Karanjin is a secondary plant compound (flavonoid) that occurs naturally in the seeds of the karanja tree of the genus Pongamia glabra (legume family). This tree grows wild in southern India. The extract from its seeds (karanjin oil) is used in traditional folk medicine for pharmaceutical purposes but can also be used as an insecticide and an acaricide.
According to information from laboratories and the Chemical and Veterinary Investigation Office (CVUA) Stuttgart , the repellents DEET(diethyltoluamide) and Icaridin, such as, e.g., in insect repellents, are detected as residues in plant-based food, such as wild mush-rooms, in fruit, flower, and herbal infusions, in green and black tea, as well as in berries and leafy vegetables. In that, the raw goods can come from all origins.
During investigations, including by the Chemical & Veterinary Investigation Office in Stuttgart (CVUA Stuttgart) , residues of fosetyl-al (a substance comprising fosetyl and phosphonic acid commonly known as Fosetyl) was detected in various organic foods from a variety of countries of origin.
Since 22/10/2020, alert messages on findings of ethylene oxidein sesame seeds from India have accumulated in the European Rapid Alert System for Food and Feed (RASFF).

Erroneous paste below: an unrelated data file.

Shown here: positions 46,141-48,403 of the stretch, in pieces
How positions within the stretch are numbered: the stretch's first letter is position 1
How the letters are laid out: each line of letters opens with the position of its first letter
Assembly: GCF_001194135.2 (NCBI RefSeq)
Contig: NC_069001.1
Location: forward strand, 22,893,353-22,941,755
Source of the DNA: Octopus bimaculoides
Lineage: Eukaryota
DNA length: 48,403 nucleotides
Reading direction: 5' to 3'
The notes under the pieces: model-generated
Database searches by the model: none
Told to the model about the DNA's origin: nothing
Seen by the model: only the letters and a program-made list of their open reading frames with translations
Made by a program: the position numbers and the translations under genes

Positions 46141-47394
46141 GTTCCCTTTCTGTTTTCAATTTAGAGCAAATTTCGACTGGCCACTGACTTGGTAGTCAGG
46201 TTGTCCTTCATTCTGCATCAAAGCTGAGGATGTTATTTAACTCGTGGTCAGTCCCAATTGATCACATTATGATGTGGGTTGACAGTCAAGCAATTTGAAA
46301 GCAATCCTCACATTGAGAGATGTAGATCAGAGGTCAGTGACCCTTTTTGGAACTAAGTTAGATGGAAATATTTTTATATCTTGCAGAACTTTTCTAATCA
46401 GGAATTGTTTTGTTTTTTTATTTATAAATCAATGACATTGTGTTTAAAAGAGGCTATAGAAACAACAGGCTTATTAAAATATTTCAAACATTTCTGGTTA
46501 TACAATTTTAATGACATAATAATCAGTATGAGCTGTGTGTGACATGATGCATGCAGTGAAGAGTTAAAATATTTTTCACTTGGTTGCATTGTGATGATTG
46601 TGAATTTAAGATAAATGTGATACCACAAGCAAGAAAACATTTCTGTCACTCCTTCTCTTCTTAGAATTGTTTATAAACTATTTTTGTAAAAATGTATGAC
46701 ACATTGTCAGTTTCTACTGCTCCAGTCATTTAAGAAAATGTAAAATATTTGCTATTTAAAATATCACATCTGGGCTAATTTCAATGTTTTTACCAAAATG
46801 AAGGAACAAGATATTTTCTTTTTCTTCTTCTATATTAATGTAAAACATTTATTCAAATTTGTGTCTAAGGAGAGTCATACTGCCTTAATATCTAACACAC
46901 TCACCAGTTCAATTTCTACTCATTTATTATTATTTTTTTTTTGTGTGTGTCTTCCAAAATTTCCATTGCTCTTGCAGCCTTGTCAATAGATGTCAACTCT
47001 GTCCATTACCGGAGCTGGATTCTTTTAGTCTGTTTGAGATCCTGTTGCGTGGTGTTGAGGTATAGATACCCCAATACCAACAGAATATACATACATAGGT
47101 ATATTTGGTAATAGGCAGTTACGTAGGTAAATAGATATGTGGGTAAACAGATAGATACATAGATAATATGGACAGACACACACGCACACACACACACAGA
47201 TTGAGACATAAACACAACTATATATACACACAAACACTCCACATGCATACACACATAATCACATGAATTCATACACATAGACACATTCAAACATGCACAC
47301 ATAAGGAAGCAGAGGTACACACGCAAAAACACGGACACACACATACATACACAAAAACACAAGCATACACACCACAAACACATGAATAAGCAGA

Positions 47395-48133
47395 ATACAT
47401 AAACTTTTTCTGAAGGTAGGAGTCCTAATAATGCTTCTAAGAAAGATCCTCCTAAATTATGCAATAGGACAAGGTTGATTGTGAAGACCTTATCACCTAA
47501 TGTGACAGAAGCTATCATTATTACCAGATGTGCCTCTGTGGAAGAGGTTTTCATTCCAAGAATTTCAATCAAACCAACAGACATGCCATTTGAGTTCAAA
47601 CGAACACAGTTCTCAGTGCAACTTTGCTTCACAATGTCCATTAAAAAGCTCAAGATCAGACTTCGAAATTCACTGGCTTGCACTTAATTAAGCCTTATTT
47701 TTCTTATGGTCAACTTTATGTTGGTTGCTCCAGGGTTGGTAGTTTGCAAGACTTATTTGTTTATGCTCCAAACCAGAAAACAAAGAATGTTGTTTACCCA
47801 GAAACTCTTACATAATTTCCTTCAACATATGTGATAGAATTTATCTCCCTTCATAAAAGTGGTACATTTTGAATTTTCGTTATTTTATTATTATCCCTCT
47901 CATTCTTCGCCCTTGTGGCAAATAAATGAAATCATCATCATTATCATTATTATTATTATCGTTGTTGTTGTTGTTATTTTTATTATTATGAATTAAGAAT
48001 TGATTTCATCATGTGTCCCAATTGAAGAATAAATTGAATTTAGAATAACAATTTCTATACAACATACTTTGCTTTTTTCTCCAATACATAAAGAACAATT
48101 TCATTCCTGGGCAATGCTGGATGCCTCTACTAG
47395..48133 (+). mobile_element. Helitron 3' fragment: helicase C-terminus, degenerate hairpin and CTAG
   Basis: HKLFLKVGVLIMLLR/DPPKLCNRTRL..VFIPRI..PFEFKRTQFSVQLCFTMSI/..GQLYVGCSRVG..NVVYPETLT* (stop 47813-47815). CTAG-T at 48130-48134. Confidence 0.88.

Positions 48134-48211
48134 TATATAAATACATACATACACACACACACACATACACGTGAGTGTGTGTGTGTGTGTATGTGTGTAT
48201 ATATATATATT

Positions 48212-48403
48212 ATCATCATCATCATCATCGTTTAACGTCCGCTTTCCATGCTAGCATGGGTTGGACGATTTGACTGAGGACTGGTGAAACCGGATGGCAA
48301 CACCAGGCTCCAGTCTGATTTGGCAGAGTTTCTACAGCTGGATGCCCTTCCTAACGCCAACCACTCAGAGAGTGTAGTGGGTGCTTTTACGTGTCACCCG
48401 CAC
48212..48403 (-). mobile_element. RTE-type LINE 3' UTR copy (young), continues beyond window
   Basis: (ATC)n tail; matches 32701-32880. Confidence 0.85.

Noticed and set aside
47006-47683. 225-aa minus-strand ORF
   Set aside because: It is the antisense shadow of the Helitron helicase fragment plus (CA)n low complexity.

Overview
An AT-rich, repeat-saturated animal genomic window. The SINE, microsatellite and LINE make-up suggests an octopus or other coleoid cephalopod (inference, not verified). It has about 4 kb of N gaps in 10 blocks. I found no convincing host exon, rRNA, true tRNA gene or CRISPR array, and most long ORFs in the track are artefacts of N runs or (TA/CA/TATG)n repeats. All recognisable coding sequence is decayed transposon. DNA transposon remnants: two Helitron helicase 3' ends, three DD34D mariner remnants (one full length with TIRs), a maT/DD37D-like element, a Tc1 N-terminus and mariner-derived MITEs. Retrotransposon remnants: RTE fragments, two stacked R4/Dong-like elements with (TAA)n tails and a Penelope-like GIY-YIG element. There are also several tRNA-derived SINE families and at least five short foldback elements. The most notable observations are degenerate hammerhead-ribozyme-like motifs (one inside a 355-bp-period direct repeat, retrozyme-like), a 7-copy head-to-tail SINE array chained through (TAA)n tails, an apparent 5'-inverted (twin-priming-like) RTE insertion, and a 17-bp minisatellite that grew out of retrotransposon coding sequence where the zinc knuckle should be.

AöL welcomes the presented targets proposed in the Concept note for a Code of Conduct for responsible business and marketing practices asked for in the farm to fork strategy.
Association of Ecological Food Producers (AöL) – Information for Members Version dated 06/07/2020
In investigations, among others by the Chemisches und Veterinäruntersuchungsamt Stuttgart (CVUA Stuttgart), residues of chlorate and perchlorate were found in various organic foods from different countries of origin.
AöL– Information for Members Version dated 15/07/2020
Pyrrolizidine alkaloids (PA) are natural toxins that many plants produce as a defence mechanism against insect herbivores. The decomposition products in the liver are a health risk for people and animals. To date, the presence of PA has been verified in more than 350 types of plant.
The instructions for handling cases of non-compliance with the organic regulation stipulate that the primary responsibility for assessing suspected cases lies with the companies concerned. The new organic law increases the responsibility of companies for such procedures and clarifies the division of responsibilities between control bodies / government authorities and companies (...)
Our Themenhefte are some kind of dossiers from our association. The members are writing about their visions of food processing, about responsibility and a different kind of economy.
Because of that, the Themenheft is an important contribution to the discussions about the future of organic. You can read it here in German.